I Have This Old Gun: Browning T-Bolt
Throughout its history, Browning has manufactured several unique and novel designs. One of the most unique rifles to come from the company is its straight-pull, bolt-action rimfire design, the T-Bolt. Straight-pull, bolt-action rifles were nothing new in concept, as several militaries had already fielded well-known examples like the Canadian Ross Rifle and Swiss K-31. However, the T-Bolt was unique from other designs due to its bolt design and rimfire chambering.
Chambered for .22-cal rimfire cartridges fed from a detachable box magazine, the T-Bolt was first released in 1965. At the time, Most rimfire rifles on the market had more traditional actions, like lever, slide and bolt actions. The T-Bolt derived its name from the unique ball-and-socket, bolt-handle design, which is “T” shaped and interlocks with the receiver when pushed forward. Two circular cut lugs on the handle engage with the bolt body and receiver to create lockup. The handle design is relatively simple, with the handle consisting of a single component that is linked to the bolt via a pin.
A Browning T-Bolt taken out of the stock to reveal some of the inner parts. Note that the bolt is unlocked and partially pulled back.
As a result, the operation of the bolt simply requires a pull back to unlock the action and a push forward to close and lock. The end result is a simplistic action that only requires a pull and a push to extract, eject and chamber a new round. Fitted with a walnut stock with blued metal, the Browning T-Bolts of old manufacture were set up and finished like many other sporting rimfire rifles of the time, albeit with a more unusual action. It became a favorite of rimfire enthusiasts and Boy Scouts on the target range. Left-handed versions were also produced, making the platform more accessible and friendly for southpaws.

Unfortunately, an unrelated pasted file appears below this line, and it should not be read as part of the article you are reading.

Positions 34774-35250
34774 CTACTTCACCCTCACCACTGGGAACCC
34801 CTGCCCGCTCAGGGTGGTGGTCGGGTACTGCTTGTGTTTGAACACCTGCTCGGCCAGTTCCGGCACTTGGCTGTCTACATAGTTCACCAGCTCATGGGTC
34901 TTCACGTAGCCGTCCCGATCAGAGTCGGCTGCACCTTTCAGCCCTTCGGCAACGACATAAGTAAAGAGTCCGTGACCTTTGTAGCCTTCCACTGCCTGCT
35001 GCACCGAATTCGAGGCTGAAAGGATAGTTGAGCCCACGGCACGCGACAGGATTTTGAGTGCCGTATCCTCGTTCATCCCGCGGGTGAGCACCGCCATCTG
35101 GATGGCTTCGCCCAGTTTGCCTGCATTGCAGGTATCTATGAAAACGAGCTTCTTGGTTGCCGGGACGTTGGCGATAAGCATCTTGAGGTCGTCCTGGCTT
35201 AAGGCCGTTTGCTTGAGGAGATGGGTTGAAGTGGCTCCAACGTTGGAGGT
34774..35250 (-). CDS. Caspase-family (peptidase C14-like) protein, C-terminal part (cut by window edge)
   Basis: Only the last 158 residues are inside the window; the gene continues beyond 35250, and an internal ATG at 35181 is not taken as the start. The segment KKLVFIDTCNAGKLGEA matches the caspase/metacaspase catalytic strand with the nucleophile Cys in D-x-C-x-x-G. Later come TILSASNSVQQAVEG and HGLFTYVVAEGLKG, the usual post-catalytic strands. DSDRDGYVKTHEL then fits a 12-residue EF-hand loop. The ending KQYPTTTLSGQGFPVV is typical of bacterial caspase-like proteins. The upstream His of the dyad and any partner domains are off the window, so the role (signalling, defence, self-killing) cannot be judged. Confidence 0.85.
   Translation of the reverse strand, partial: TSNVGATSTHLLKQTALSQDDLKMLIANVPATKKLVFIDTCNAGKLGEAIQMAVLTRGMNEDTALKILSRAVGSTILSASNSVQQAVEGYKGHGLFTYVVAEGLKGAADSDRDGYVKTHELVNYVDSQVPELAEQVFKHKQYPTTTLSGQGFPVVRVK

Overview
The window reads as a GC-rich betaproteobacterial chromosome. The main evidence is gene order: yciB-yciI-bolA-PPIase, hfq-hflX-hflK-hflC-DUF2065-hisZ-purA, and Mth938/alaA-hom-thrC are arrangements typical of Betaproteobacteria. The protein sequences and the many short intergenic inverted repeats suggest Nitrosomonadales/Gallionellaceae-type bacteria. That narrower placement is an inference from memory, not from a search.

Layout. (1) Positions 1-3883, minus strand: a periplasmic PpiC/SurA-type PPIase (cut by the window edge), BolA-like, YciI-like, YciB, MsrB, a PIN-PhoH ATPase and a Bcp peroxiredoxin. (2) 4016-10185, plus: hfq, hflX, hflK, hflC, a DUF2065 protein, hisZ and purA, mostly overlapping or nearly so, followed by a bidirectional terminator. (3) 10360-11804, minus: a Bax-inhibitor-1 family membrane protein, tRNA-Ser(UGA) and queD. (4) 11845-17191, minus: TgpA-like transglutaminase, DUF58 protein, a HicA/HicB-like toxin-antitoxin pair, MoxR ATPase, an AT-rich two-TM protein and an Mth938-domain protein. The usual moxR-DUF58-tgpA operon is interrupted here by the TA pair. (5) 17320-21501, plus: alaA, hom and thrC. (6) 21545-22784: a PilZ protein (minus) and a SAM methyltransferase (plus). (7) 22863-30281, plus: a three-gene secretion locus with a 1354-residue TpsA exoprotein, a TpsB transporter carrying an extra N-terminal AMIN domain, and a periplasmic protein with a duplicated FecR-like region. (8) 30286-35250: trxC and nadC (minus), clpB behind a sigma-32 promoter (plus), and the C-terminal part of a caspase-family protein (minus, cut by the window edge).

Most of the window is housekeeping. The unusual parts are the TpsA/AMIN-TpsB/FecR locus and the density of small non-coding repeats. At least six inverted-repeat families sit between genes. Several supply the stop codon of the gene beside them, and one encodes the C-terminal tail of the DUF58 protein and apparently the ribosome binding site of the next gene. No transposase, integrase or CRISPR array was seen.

The action of a Browning T-Bolt in action on the range.
In 2006, Browning redesigned some aspects of the T-Bolt, and released an improved version. This new generation of T-Bolt incorporates a 10-round double-helix rotary magazine, which stacks the rounds in an “S” shape internally. However, the basic design principles of its distinctive action remain the same on modern production examples. The current T-Bolt rifles also come in a wide range of configurations, from the basic wood-stocked sporter version to the laminate-stocked, heavy-barreled Target and Varmint versions.
An example of a newer-production Browning T-Bolt with a synthetic stock.
While older production T-Bolt rifles had iron sights included from the factory, current production rifles come only with drilled-and-tapped receivers for attaching scope mounts. For more information on the current line of the T-Bolt offered by Browning, along with its other rimfire rifles, visit browning.com.
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Article by americanrifleman